For a moment, think about how many errands you juggle around in a day. From the moment you wake up till you lay your head on the pillow at night, you deal with a multitude of things, from helping kids with their homework to doing your office work at home, and from taking, and responding to emails while talking to your colleagues on the phone, etc. You are likely multitasking 24/7.
If you resonate with what was mentioned in the previous paragraph, you will be interested in the advice offered in this article.
This article aims at helping you master the art of multitasking by breaking things down so you can come to a useable solution. Buckle your belts to get answers to your queries and make your life simpler and enjoyable.
Table of Contents
- What is Multitasking?
- Is Multitasking Possible?
- Is Multitasking a Good Thing?
- How to Stop Multitasking If You're Not Getting Things Done
- The Only Multitasking Skills to Master
- Bottom Line
What is Multitasking?
In a human context, multitasking refers to performing numerous activities simultaneously, such as editing a document or replying to emails while participating in a teleconference.
We become less efficient and more prone to making mistakes when our brain continually switches gears to bounce back and forth. According to psychologists who study what happens to cognition, when people try to accomplish more than one activity simultaneously, the mind and brain are not meant for heavy-duty multitasking.
Psychologists compare the task to choreography or air traffic control, stressing that mental strain can lead to disaster in these and other activities.
Is Multitasking Possible?
The real question one should ask is whether it is possible to multitask.
It really narrows down to what people perceive and what it really is. People think that they are capable of doing many things at once. However, the fact remains that they are merely switching from one job to the other.
When Is Multitasking Not Possible?
Multitasking skills are founded on a myth, according to cognitive neuroscientists and psychologists all across the world.
Several types of research have been done to see how multitasking affects our brain. A study conducted to see if multitasking while driving was good or bad, concluded that performance is primarily reduced when there is a resource conflict.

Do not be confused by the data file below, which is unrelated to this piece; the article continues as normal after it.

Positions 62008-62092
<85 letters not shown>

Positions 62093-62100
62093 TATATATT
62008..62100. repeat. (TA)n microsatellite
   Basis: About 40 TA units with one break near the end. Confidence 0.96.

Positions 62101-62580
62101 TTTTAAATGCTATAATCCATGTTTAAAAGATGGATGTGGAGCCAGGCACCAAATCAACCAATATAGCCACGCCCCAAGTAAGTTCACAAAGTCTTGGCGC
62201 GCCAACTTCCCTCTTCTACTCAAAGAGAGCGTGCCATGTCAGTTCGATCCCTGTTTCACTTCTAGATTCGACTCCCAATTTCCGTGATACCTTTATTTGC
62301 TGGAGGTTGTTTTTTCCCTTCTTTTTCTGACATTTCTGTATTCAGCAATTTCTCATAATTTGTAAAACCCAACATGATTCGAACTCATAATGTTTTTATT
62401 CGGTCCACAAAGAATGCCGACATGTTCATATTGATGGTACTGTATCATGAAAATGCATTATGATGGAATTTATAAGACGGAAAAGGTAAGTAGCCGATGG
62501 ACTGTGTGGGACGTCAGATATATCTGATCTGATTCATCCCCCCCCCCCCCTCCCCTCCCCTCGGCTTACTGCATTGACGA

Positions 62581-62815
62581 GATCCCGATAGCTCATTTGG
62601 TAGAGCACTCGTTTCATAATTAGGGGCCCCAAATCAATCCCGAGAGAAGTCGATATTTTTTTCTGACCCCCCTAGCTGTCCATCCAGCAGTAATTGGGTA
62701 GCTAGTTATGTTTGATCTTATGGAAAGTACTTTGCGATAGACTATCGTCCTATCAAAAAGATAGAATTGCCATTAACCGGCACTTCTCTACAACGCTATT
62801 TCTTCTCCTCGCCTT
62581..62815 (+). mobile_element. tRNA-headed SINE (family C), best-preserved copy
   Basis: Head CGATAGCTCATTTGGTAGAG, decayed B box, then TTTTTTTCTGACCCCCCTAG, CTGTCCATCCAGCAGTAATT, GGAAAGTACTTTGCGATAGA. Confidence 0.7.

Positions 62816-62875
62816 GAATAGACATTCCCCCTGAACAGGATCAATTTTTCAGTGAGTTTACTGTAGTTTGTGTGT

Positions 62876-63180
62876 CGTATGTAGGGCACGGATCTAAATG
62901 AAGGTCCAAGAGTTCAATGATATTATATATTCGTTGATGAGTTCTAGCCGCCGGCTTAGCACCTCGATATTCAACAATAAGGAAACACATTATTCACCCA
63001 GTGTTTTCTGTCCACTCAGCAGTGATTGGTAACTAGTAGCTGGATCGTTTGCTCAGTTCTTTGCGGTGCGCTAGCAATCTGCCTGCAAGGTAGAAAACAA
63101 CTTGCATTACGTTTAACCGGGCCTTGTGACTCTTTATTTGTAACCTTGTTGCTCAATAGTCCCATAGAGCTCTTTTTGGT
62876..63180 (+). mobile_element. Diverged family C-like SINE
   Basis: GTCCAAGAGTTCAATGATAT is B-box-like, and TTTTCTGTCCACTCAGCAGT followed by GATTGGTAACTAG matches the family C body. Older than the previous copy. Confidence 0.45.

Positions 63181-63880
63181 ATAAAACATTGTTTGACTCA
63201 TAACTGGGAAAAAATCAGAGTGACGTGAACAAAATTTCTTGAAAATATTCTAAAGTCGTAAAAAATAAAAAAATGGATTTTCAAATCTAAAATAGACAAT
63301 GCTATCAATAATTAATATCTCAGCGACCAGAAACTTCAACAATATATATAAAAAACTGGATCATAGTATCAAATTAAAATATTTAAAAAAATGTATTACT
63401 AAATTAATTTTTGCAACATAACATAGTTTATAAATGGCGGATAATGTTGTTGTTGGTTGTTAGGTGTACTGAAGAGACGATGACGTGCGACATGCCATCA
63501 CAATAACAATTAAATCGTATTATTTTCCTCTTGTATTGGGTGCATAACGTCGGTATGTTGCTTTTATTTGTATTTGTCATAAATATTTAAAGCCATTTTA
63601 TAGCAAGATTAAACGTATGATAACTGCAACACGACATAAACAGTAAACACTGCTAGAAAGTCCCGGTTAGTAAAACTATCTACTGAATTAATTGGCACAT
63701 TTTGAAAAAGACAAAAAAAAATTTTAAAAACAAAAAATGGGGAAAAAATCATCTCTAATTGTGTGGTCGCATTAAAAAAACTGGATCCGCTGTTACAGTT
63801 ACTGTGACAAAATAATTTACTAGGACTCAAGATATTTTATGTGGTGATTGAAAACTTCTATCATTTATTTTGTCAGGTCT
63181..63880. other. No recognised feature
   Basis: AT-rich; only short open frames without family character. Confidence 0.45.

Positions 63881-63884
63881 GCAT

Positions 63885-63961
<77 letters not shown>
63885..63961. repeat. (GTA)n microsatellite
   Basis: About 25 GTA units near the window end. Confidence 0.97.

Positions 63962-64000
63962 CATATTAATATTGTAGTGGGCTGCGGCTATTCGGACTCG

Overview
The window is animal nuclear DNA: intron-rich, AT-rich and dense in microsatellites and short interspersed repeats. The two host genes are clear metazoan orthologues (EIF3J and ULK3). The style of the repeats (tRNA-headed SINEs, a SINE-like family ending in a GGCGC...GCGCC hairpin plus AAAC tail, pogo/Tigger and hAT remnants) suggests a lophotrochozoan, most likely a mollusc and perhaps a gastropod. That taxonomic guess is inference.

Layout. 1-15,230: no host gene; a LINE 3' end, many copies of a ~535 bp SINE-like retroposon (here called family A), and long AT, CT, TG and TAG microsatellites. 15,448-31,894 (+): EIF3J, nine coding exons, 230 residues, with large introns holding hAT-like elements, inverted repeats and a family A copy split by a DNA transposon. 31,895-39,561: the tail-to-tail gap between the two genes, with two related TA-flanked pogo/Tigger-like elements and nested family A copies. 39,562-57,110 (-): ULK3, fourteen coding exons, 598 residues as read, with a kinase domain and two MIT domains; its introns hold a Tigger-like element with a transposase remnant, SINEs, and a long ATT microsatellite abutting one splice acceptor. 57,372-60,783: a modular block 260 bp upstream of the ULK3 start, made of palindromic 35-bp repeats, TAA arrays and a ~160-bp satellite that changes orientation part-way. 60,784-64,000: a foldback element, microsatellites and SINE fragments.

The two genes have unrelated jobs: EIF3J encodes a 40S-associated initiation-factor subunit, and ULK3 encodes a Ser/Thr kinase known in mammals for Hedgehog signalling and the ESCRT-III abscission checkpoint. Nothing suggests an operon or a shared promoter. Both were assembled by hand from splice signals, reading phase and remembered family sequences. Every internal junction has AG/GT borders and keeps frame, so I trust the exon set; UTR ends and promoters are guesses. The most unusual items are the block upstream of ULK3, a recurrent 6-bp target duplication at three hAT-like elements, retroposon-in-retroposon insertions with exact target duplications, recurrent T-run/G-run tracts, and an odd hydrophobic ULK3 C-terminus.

Another study was done on the performance of older adults vs. young ones when multitasking during the driving, and it concluded that the performance of older persons suffered more than that of young ones and that capability to multitask depleted with age.
When Is Multitasking Possible?
As per studies, the only time you can multitask is when you’re doing two things and one of them doesn’t require your attention or mental energy, for example jogging while listening to music.
As per research, somewhat distracting activities such as listening to the radio can help improve the driving performance by providing a less distracting option. It concludes that you can multitask only when one of the two things doesn’t require your attention or mental energy. Just as in driving you don’t have to put in the additional effort or use mental energy to listen to music and so multitasking (driving and listening to music) is possible.
Is Multitasking a Good Thing?
The clear answer is NO when you are trying to do a lot simultaneously, and these things require your mental energy.
Multitasking negatively impacts our productivity across the board. It is a bad habit that has long-term, harmful effects on your health, well-being, and productivity:
Multitasking Can Harm on Health
Multitasking has a bad effect on health as it leads to depression and social anxiety. The brain’s grey matter, particularly in regions connected to cognitive control and the regulation of motivation and emotion, was shown to have decreased in frequent media multitaskers.
These people are more likely to face mental health issues such as depression. 
Also, persistent media multitaskers have poorer working and long-term memory, so their ability to retain information also curtails over a period. 
Multitasking Takes a Toll on Your Relationships
Besides facing issues such as depression and anxiety, people who constantly multitask also jeopardize their relationships.
Sometimes the tendency to multitask takes a toll on the relationship and the partner feels neglected. Imagine discussing something with your partner while he or she is constantly engaged on the mobile phone checking social media or email. How would that make you feel?
This so-called, technoference or interference of technology causes reduced relationship satisfaction. 
Multitasking Makes You Unproductive
Researchers investigated if multitasking increases our productivity and effectiveness. The findings showed that multitasking made individuals less effective and productive, which is the exact reverse of what most multitaskers believe.
There is a cognitive cost every time we go from one task to another, which reduces our productivity.